Image source:  Covid Image by FrankundFrei from Pixabay

        • Tessa Gray
          By Tessa Gray
          May 13

          Very powerful, thanks for sharing Anne, I tautoko what you and Phoebe and I'd go one step further and say the inequities go beyond education. We have some basic human needs that are not being met, so how will some of our taiohi be able to focus on learning when there are more urgent needs?

          Mazlow hierarchy

          Interesting to read the NZ Covid-19 response has been led by Science and empathy, something the rest of the world is in envy of. As we exit Covid-19 restrictions we're going to need a lot of empathy and understanding and a wholistic approach to how we see a treaty-led future in Aotearoa. Here's some mighty inspiration.

          This is the foreword from, Kia Puta ki Rangiātea: Reaching New Futures, a series of potential future scenarios post COVID-19 released by Tokona Te Raki.

          KI TE KĀHORE HE WHAKAKITENGA KA NGARO TE IWI. Without vision the people will be lost.

          Kīngi Tāwhiao Pōtatau Te Wherowhero uttered these words to rally his people and encourage unity and forward thinking. In these times it is hard to move beyond the reactive immediate needs to raise the gaze and contemplate the future.

          Like it or not, we are all on a journey to a new post-Covid-19 future. For Māori there is an opportunity to change the trajectory and to be at the helm of the waka paddling in partnership to a new and transformational future. With clear vision we can arrive at the shores of Rangiatea. Alternatively without a clear vision of where we want to go, we risk just being paddlers on someone else’s waka.

          The Covid-19 crisis has shown change is possible. Across Aotearoa organisations, systems, structures and practices have shifted to new ways of working in under a week. Look at the collective intelligence, goodwill and innovation being applied to all areas of the crisis. Imagine if the same attention could be placed on redesigning an equitable and Te Tiriti-based future.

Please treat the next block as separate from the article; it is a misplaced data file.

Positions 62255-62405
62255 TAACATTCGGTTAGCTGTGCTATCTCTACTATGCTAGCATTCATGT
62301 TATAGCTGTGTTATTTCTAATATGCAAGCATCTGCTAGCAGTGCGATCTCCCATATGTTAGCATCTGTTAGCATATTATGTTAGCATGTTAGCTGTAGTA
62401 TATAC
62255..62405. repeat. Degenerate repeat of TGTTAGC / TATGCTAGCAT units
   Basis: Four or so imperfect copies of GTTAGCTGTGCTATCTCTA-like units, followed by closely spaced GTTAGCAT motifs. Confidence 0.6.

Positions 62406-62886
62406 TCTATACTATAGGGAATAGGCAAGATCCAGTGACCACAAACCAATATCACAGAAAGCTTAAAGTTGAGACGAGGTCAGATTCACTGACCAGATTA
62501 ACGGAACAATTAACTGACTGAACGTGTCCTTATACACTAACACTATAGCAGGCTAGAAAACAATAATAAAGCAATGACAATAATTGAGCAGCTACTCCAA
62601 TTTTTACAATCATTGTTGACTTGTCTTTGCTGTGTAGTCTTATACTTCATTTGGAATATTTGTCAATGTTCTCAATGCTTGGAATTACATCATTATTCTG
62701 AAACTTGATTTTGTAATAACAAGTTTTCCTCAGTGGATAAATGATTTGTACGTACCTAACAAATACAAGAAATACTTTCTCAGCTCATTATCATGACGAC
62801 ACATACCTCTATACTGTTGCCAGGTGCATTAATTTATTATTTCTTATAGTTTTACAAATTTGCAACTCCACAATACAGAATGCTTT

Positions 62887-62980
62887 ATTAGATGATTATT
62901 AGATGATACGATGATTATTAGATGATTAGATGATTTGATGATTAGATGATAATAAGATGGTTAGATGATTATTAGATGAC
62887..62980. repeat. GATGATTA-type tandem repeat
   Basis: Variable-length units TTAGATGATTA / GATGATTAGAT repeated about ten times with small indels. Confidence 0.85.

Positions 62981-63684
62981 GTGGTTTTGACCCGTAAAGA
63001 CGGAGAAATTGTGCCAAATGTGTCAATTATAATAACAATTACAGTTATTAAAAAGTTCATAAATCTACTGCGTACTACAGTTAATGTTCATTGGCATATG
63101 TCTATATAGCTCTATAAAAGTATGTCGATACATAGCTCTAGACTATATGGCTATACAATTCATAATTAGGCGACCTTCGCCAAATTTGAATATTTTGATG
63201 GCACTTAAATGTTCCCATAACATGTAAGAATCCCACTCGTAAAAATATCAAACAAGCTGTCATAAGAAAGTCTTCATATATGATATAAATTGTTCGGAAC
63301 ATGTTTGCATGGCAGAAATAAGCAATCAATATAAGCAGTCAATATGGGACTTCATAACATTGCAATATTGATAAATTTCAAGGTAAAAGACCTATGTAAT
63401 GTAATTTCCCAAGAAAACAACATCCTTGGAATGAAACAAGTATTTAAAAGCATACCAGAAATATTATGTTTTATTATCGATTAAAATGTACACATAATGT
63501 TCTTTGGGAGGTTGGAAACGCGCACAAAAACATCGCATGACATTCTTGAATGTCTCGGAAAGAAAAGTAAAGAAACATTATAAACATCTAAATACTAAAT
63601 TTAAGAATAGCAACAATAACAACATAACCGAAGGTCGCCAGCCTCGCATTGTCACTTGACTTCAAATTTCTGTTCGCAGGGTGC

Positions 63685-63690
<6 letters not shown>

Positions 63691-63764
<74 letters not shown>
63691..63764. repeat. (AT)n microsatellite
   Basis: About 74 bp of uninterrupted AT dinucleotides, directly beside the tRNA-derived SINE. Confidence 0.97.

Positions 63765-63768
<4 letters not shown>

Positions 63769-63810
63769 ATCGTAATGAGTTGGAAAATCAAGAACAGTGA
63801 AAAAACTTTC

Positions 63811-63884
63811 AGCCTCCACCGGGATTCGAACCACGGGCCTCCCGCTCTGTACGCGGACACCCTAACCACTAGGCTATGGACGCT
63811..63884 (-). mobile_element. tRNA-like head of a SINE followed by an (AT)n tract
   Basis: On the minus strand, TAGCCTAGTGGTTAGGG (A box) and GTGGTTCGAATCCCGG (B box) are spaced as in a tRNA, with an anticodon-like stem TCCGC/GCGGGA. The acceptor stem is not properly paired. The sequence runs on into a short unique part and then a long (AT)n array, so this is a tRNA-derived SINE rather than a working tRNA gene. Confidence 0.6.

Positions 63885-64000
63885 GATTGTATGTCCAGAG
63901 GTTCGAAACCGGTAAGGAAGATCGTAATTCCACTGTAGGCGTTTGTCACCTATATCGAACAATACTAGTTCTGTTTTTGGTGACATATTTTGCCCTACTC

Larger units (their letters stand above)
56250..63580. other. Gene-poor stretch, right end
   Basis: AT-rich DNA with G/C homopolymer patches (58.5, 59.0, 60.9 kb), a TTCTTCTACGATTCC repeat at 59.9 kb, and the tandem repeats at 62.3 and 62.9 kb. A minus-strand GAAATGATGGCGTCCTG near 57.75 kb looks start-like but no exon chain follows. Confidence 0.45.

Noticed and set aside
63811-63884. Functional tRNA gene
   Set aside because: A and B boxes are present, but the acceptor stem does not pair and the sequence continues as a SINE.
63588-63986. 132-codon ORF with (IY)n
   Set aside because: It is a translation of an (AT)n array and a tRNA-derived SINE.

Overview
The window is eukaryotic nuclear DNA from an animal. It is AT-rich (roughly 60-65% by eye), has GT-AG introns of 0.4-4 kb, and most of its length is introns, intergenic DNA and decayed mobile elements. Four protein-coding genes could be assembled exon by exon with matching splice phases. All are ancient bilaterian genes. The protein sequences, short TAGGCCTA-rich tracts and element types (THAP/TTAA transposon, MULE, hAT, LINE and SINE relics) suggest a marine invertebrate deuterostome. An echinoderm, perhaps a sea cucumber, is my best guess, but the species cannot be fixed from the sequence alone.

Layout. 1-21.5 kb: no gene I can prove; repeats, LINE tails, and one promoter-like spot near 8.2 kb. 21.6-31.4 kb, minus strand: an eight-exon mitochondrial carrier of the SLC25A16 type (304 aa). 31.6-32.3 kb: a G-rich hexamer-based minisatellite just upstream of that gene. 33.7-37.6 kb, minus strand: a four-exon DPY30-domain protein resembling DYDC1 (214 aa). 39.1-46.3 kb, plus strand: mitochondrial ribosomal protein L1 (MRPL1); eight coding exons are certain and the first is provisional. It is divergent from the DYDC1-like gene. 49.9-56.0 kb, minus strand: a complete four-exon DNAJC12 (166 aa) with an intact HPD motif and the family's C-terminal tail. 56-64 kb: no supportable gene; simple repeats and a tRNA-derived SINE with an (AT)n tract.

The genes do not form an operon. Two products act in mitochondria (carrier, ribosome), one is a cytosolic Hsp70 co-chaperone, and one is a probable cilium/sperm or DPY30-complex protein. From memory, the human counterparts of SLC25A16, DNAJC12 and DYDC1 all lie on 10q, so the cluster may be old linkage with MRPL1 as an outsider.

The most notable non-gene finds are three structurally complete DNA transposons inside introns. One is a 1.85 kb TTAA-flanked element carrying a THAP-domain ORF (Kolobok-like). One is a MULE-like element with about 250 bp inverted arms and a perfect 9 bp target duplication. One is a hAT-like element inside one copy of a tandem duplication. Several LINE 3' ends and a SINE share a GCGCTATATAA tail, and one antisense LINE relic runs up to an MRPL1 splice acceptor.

The choices we make now will determine our approach to the future and where we eventually emerge. Regardless of the decision, the one inescapable truth is that we are all in this together – he waka eke noa. Like Kīngi Tāwhiao’s vision, if we cannot picture the future we want then we will be unlikely to achieve the future we deserve.

          Nau mai te Rangiātea - ki te hoe! Eruera Tarena Executive Director Tokona te Raki: Māori Futures Collective

          Image source: Wikipedia Commons

          • Anne-Louise Robertson
            By Anne-Louise Robertson
            May 8

            So true, Phebs. So important to ask what people want, acknowledge the mana they have and the knowledge they have and work together.  So much gold is already there, so how best can it be used for the benefit of those who really need it.

            • Phebs
              By Phebs
              May 8

              Wow!!! tautoko Anne  COVID19 has certainly highligted so much good and bad Equity is a huge issue. Im confronted with it daily in my community with my people. For us the reality has been how much the sytsem is broken for many Māori as your blogger says.this moment is our opportunity to mend it with gold."    Ask us what the gold could look like for our people.


              Nei ra te mihi